I'd like to draw your attention to this question:
Is it bad for one's future career prospects if the PhD thesis topic is broad?
My concern is that we're rather quick at jumping to serious conclusions:
Firstly, the etiquette
Civility is required at all times; rudeness will not be tolerated
but even more important, I see harsh judgments (e.g. this answer but also in the comments of @krammer which I cannot link) for which I do not see proper grounds based on the available information. This is not only rude, but it is IMHO also bad scientific practice.
The 2 judgments are:
bad supervision: While I think it perfectly reasonable to ask about clarification whether the OP has discussed the question with their supervisor, and also to state in calm words if there is a smell of bad supervisor, IMHO
- it should be respected if the OP explicitly states "My question does not ask for your opinion about my supervisor."
- And I actually think that this statement is a symptom/follow-up reaction of the comments beeing rude.
- There is at least one rather obvious and perfectly harmless situation that could have lead to the OP's question:
The supervisor may have told the OP (or didn't need to tell because the OP knows) to update the working title of the thesis to a final title, and the OP has trouble formulating this title. Which is a perfectly reasonable task towards the end of the thesis, and a perfectly normal difficulty.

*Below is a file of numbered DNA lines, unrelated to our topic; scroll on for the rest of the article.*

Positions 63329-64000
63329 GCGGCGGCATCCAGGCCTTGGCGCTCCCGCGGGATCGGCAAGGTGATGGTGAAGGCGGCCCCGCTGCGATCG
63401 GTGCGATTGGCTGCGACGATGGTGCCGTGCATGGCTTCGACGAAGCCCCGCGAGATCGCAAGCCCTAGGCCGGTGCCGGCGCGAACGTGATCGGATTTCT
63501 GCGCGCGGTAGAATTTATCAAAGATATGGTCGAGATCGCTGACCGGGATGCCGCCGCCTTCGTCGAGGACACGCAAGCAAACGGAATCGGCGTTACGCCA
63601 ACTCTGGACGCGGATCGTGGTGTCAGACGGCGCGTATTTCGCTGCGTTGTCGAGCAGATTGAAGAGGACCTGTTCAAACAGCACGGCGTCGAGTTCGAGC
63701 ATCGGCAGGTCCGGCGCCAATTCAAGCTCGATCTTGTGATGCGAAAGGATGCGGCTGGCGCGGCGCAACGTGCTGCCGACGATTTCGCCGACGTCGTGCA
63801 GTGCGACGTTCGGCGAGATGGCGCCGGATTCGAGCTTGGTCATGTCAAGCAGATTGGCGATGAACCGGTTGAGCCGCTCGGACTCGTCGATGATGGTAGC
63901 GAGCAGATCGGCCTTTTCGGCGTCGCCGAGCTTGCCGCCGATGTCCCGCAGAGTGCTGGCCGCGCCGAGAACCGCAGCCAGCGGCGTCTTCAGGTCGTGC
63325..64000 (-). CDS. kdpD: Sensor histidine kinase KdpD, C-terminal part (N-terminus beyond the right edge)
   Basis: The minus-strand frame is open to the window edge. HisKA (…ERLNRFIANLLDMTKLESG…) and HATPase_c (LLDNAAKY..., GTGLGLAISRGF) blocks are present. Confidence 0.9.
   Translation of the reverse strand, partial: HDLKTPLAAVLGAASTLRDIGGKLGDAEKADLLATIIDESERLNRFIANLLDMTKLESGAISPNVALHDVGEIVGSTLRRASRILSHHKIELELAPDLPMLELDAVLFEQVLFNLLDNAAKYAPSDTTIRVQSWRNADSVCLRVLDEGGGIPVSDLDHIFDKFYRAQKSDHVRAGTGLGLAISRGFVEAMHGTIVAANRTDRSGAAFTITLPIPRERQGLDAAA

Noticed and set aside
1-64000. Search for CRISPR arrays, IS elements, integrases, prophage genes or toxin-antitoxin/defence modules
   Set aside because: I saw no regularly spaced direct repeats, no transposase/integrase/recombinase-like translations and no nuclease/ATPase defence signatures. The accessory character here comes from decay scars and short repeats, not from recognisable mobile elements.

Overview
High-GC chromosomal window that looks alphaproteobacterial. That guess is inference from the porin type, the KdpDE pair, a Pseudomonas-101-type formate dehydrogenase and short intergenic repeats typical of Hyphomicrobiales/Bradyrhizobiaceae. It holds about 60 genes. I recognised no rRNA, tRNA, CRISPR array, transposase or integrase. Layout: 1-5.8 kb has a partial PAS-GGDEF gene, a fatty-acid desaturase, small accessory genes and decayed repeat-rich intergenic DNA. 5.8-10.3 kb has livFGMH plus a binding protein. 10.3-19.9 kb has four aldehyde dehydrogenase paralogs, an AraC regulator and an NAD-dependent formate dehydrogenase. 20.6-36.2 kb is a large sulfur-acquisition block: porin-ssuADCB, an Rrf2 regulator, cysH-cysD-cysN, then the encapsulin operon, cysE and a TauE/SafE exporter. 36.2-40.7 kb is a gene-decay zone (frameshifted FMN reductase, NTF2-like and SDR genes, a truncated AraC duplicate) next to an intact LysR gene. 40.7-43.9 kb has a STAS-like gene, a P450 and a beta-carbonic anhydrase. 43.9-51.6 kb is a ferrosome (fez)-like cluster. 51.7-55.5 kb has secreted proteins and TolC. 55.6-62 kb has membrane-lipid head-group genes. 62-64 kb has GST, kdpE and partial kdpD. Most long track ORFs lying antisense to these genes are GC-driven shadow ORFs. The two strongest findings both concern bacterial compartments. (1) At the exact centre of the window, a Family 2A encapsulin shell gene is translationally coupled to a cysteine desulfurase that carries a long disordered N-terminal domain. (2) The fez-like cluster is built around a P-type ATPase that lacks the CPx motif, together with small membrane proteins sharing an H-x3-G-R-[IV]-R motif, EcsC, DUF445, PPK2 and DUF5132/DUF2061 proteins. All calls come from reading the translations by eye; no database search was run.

Thus, I don't see objective grounds for the exclusive judgement that it is the supervision that is bad. IMHO there is a huge difference between stating that the supervision is the problem and that problems with the supervision is one possible underlying reason.
the thesis does not deserve the grade: This is an extremely serious judgment.
In a cursory search, I could not uncover the OPs real name and the papers. Noone else so far stated that they actually know the papers, not even after asking (besides the fact that the thesis may be long-form, and thus may have considerably more content than can be judged by us right now).
Yet we have statements that "set of loosely connected papers [...] would be called outcome of a good literature survey at my university." (Which may or may not be true, but in fact we don't even know whether the papers are just loosely connected) and "It will depend on the institution, but at the institution I work, you would not be two months from completion. You'd be two years from completion."
Again, there are perfectly harmless possible explanations, e.g. as @adam.r pointed out in the comment to @MHH's answer: "Sometimes, a student is so absorbed in his work that it all seems obvious, and the student does not recognize how advanced his work really is."
I think the underlying concern that we need to behave ourselves better is related to @badroit's concern with the "bad supervisor meme" at Don't walk. Don't run either